British hospital to become first in Europe to use Skype for consultations

A hospital in Staffordshire is set to become the first in Europe where doctors consult with their patients via Skype

11:23AM GMT 10 Mar 2014

Managers at the University Hospital of North Staffordshire claim using the online video calling service could reduce outpatient appointments by up to 35 per cent.

They argue that using Skype will help free up consultants’ time and car parking spaces – while also helping patients who are unable to take time off work.

If approved, they would become the first UK hospital to use Skype to consult with patients.

The proposals, by Staffordshire’s biggest hospital, also include doctors treating patients via email consultations.

The move – which is part of a range of schemes to ease pressure on the hospital, which is coping with big increases in demand – has been welcomed by health campaigners.

Ian Syme, coordinator of pressure group North Staffordshire Healthwatch, said: “So long as the patient is confident using the system it sounds superb.

“But with vastly growing numbers of silver surfers, it must not be restricted to the young.”

One hospital in North Wales already uses Skype – but only so nurses can monitor dialysis patients at home.

Treating patients via Skype could prevent up to 180,000 people a year having to take time off work and travel to clinics.

Officials admit planning for the move is still at an early stage, but it has the potential to cut the annual 517,000 outpatient appointments by 35 per cent.

Typical of cases which could be seen by Skype video conference would be people who have had routine surgery or other treatment and simply need a doctor to review final scans before formally discharging them.

But anyone needing face-to face contact and physical examinations will still be called in to the hospital.

Chief executive Mark Hackett said: “Some patients take on technology better that others.

“But these methods could suit in particular the under-50s who now have to take time off work to get to appointments.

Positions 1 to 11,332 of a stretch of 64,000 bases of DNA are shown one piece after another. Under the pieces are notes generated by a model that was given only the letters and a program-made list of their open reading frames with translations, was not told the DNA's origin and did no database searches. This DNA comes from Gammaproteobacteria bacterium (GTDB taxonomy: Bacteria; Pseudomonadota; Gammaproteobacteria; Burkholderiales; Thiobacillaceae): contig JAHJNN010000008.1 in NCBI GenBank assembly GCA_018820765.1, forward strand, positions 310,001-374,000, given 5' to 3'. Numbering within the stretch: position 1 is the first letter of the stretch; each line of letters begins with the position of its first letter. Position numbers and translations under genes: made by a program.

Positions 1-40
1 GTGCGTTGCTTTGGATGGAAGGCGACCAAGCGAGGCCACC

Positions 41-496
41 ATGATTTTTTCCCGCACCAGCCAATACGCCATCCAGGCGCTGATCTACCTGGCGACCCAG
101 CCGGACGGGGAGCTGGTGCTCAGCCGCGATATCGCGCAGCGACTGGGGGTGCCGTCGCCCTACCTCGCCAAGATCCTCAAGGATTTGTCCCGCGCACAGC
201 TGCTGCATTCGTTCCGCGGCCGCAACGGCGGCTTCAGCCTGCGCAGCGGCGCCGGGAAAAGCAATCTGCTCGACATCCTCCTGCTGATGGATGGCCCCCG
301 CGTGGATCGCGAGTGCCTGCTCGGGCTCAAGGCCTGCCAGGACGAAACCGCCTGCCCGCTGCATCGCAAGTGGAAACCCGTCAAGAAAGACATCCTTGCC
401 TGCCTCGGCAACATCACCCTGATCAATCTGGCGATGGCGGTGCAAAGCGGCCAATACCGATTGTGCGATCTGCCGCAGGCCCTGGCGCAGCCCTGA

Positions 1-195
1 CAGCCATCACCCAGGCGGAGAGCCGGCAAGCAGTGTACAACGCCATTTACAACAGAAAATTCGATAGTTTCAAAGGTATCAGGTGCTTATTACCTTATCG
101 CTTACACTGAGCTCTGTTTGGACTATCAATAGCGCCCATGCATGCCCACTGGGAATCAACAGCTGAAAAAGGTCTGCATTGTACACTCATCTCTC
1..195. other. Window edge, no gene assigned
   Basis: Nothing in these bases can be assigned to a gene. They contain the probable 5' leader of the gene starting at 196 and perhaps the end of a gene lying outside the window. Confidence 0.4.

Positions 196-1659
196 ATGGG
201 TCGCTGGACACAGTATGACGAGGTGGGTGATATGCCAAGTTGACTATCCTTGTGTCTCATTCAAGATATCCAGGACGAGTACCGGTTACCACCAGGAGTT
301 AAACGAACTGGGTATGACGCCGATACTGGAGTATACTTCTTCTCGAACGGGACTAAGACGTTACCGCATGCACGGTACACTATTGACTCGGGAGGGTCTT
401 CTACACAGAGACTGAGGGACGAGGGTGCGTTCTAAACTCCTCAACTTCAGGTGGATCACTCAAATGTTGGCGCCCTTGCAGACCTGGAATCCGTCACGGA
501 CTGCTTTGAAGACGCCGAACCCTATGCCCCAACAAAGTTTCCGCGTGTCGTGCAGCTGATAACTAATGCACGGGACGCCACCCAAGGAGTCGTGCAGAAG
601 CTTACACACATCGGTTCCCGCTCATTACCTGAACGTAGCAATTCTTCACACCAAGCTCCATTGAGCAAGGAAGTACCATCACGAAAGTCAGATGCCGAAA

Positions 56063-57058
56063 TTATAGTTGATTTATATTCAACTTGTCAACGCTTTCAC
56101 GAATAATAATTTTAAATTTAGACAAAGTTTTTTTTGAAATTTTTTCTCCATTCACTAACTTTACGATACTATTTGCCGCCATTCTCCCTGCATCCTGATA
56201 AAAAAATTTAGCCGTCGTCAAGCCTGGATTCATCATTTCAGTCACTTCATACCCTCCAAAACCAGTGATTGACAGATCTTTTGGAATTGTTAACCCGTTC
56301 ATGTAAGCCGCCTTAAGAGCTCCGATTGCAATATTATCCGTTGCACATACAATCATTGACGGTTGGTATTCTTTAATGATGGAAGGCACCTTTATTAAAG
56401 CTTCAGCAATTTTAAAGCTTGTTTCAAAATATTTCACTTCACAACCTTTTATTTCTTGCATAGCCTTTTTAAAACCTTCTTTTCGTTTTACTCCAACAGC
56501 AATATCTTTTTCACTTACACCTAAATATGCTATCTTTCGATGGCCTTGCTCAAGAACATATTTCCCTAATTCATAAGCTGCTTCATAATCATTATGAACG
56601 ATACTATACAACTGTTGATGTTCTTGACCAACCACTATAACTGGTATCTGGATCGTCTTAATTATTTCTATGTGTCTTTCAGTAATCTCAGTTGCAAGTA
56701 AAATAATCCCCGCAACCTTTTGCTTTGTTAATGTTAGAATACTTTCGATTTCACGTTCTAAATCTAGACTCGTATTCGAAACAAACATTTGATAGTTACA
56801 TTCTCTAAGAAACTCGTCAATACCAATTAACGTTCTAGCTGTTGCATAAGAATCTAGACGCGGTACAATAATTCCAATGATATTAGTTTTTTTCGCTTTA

“They would see it as a much more sensible way forward to avoid making trips to the hospital.

“We have to look at trying to harness new forms of technology. For example we also need to remove paper records and stop having lots of clerks filling in pieces of paper.”

Skype consultations were last night welcomed by business leaders and health campaigners.

Jane Gratton, deputy chief executive of Staffordshire Chambers of Commerce, said: “I think employers would support this as well as their workers.

“For people to spend 10 minutes talking to the doctor while at work instead of having to take the whole day off would help their company’s productivity.

“It’s good the hospital wants to make best use of the latest technology.”

The move is part of a range of schemes to ease pressure on the hospital which is coping with big increases in demand.

In A&E alone patient numbers have soared by 11 per cent over the winter despite a forecast growth of just seven per cent being planned for.

The trust also wants to help GPs by setting up ‘hot clinics’ where specialists can see patients with already-diagnosed conditions – and then send them straight back to their surgery without needing an admission to a ward.

And it is hoping to aiming to shift out a further 50,000 patients a year through consultants running clinics in community settings.

In 2012 the Medical and Dental Defence Union of Scotland (MDDUS) said in advice to doctors that Skype could reduce the number of missed GP appointments.

Medical adviser Dr Barry Parker, from the MDDUS, said: “The concept of holding consultations via Skype is an interesting development, which may have clear advantages in terms of convenience for patients and doctors.

“Seeing your doctor in a safe and convenient way in the comfort of your own home may appeal to some patients.

“Skype consultations may potentially be better than telephone advice calls, in that the patient can see who they are talking to, aiding communication, and the doctor can gain an overall impression of the patient’s condition.”

But he added: “The medico-legal pitfalls of Skype consultations are not yet fully apparent as it is a recent development, but it is anticipated that some of these will be similar to telephone advice.

“The key issue for doctors will be to recognise when this mode of consultation is not sufficient to properly assess the patient and address the problem, and to arrange a face-to-face consultation instead.”

Already in North Wales one hospital – Ysbyty Gwynedd, in Bangor – is pioneering Skype to allow kidney patients to use dialysis machines at home.

Rather than spend up to 12 hours in hospital for treatment each week, patients now have a degree of flexibility of when and for how long they use the machine which helps purify their blood.

The idea of using Skype, came from the local Kidney Patients Association.

Ken Jones, secretary of the Kidney Patients Association, explained: “Each week a patients needs to undergo at least 12 hours of dialysis.

“By using Skype, the patient can stay at home, they don’t need to get dressed especially to go out, and can do it in blocks of two hours to fit it in around their life.

“It’s 100,000 times better than having to go to hospital.”